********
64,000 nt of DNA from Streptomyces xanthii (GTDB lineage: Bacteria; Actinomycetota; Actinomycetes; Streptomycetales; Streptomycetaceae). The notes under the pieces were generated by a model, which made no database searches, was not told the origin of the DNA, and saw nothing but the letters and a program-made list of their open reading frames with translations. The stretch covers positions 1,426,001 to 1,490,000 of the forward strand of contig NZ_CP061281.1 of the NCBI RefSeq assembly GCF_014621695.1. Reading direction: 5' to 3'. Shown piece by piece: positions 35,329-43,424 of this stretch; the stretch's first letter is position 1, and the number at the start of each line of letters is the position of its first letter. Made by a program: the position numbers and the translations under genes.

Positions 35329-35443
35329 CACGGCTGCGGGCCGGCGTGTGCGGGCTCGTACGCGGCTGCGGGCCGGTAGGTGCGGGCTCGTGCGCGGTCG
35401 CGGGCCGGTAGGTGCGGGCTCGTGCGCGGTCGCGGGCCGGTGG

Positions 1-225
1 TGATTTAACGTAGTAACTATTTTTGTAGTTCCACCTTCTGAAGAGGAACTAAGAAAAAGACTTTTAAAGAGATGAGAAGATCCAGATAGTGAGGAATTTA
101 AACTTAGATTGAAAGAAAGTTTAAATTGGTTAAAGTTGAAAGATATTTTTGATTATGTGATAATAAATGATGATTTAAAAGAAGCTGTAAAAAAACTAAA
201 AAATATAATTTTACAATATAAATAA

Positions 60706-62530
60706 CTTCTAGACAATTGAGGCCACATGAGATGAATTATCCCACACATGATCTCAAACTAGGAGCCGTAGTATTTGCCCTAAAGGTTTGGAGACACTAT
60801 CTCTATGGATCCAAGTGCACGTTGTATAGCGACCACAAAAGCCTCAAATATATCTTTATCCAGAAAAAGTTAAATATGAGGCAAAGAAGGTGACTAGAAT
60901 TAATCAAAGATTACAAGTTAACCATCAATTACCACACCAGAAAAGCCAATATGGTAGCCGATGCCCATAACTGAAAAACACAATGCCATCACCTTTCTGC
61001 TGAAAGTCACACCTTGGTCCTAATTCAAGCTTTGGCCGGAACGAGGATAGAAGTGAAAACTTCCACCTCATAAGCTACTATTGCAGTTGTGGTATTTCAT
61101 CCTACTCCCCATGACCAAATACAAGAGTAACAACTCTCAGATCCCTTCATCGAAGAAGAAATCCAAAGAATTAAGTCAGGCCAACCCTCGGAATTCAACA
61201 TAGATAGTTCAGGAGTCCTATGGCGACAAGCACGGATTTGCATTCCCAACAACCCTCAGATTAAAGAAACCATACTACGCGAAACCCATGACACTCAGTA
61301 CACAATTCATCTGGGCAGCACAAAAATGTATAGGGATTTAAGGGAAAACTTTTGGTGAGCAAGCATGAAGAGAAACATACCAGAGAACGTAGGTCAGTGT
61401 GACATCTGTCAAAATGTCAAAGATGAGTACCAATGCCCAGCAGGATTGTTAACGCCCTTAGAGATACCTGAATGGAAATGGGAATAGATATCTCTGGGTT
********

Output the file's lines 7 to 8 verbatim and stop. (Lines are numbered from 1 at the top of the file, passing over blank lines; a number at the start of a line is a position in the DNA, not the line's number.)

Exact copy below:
101 AACTTAGATTGAAAGAAAGTTTAAATTGGTTAAAGTTGAAAGATATTTTTGATTATGTGATAATAAATGATGATTTAAAAGAAGCTGTAAAAAAACTAAA
201 AAATATAATTTTACAATATAAATAA